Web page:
138 new deaths reported in Ohio, but Acton explains death data can be ‘tricky to interpret’

Number of cases in Cleveland decreases
Posted at 3:09 PM, Apr 29, 2020
and last updated 2020-04-29 23:21:15-04

COLUMBUS, Ohio — Total reported coronavirus-related deaths in Ohio jumped by 138 Wednesday to 937, marking a significant jump in deaths related to COVID-19 since the outbreak began. It's nearly triple the five-day reported death average of 49. Ohio Department of Health Director Dr. Amy Acton reminded Ohioans that the data does not reflect deaths that occured within the last 24 hours, but rather deaths that the state has been made aware of.

"Our death numbers will increase over months," she said. "This date today in April the 29th. The people who actually died today, we’ll be learning about them in weeks and even months to come, and that’s why death data can be a little tricky to interpret.”

Despite the reported increase Wednesday, Acton said what the state has been doing has made a significant difference in cases and deaths related to COVID-19.

“I’ve been looking at data of deaths in countries that did or didn’t institute the sort of the measures we’ve taken over the last month and a half to two, and even looking around the country, what Ohioans did together drastically decreased our illness,” Acton said. “It drastically decreased our deaths compared to many places around the world. We didn’t do that just by ordering it. We did it by all of us doing it together.”

Total cases across the state increased by 534 to 17,303 on Wednesday, the highest number of new daily cases since April 23, but nowhere near the peak of the new cases between April 18 and April 20, which were all above 1,000.

Acton also noted that while ICU admissions have ticked down, total hospitalizations have increased slightly.

Cleveland reported 18 new cases and one new death.

NOTE: These interactive visualizations are updated daily with new data. If you are seeing this story more than 24 hours later, the graphics may not necessarily reflect the data from when this story was published.

With Ohio set to start reopening in just a couple days, a doctor at the Cleveland Clinic said Wednesday's numbers don't necessarily indicate there's something new going on.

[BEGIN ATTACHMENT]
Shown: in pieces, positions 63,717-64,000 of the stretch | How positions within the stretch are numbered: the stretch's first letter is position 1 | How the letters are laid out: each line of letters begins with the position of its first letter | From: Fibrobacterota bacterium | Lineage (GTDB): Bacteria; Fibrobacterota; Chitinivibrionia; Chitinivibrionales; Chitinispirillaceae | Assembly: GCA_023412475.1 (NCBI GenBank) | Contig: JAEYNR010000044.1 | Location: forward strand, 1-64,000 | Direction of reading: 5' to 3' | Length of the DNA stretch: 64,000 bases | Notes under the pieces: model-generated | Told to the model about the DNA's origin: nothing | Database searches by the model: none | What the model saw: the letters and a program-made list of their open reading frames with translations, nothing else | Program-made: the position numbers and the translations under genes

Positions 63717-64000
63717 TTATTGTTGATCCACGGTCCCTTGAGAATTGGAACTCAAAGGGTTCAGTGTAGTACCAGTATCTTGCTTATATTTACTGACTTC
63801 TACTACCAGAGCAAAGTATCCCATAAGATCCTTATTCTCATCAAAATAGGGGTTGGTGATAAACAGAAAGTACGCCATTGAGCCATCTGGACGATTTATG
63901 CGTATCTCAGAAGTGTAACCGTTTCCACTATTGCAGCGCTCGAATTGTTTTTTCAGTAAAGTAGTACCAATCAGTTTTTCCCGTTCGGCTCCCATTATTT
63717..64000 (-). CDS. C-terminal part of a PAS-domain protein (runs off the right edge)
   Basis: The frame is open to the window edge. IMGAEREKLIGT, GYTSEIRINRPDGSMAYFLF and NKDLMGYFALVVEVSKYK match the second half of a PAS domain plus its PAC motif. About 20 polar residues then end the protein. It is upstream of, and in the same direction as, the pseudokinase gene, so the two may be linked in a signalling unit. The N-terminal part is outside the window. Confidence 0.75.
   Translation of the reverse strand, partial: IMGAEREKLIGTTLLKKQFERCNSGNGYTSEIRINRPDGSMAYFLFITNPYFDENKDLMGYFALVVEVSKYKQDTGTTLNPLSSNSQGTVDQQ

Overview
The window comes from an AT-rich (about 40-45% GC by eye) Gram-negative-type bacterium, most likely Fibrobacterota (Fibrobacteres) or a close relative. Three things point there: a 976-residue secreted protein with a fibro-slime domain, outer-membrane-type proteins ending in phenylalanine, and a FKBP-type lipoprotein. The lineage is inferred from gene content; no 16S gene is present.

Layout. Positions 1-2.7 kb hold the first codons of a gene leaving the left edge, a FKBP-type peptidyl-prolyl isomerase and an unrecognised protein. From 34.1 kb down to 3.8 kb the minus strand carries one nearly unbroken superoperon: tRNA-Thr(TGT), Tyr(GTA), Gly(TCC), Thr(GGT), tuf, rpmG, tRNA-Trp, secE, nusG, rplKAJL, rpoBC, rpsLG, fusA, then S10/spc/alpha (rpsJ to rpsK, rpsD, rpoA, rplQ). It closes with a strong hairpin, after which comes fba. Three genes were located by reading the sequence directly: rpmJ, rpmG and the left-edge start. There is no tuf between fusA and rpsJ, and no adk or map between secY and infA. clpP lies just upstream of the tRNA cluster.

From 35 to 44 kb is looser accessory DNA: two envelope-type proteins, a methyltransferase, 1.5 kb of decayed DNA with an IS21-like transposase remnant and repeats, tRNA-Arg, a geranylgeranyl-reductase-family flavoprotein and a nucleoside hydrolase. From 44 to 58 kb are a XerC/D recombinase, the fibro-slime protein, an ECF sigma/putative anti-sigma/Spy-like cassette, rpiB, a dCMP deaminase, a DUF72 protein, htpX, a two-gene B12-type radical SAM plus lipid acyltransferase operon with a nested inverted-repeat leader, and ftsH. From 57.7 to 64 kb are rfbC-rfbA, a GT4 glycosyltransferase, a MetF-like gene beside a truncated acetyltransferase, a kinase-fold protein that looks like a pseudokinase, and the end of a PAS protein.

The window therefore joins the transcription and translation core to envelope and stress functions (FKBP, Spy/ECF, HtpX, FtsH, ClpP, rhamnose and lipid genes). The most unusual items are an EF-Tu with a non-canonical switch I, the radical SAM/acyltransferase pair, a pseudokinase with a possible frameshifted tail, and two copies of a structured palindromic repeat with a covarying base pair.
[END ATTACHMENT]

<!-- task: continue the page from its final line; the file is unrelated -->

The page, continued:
Dr. James Simon, medical director for enterprise analytics at the Cleveland Clinic, said the number of deaths reported Wednesday reflect what was happening a couple weeks ago.

"You want to be careful about a single day’s report," Simon said, noting that trends are more informative.

He said the increase in deaths reported Wednesday could be due to a lag in hospitals reporting that information to the state, or it could be the 12- to 14-day delay between when someone is exposed to when that person is sick enough to go to the hospital or even die from the virus.

"Some people unfortunately pass away right away, but a lot of people, it takes awhile," Simon said.

Simon urged people not to lose focus on the fact that these numbers are human lives.

"We want to mourn all the people that we’re losing because of this. It’s unfortunate," Simon said. "Just keep that in mind as we talk about modeling and statistics."

Simon said the Cleveland Clinic has used daily hospital admissions as its key metric to assess what's going on during the COVID-19 pandemic, since that information is more consistent across hospitals, as far as how sick someone must be to be hospitalized.

He said admissions have been stable in Northeast Ohio and trending slightly down in Ohio as a whole.

Given all of that, Simon said reopening in phases makes sense.

"A, to see what the impact will be and see if it’s as minimal as expected, but also to be able to make decisions based on triggers," Simon said.

He said hospitals are closely monitoring any potential surge of new cases.

"I do want to remind people, this is the same virus we had two months ago," Simon said. "It’s just as contagious, and just because the social distancing has worked doesn’t mean that we don’t need to do it anymore."

While social distancing, masking and other strategies are critical, Dr. Simon said good testing and tracing will also help blunt any surge of the virus before it becomes a problem again.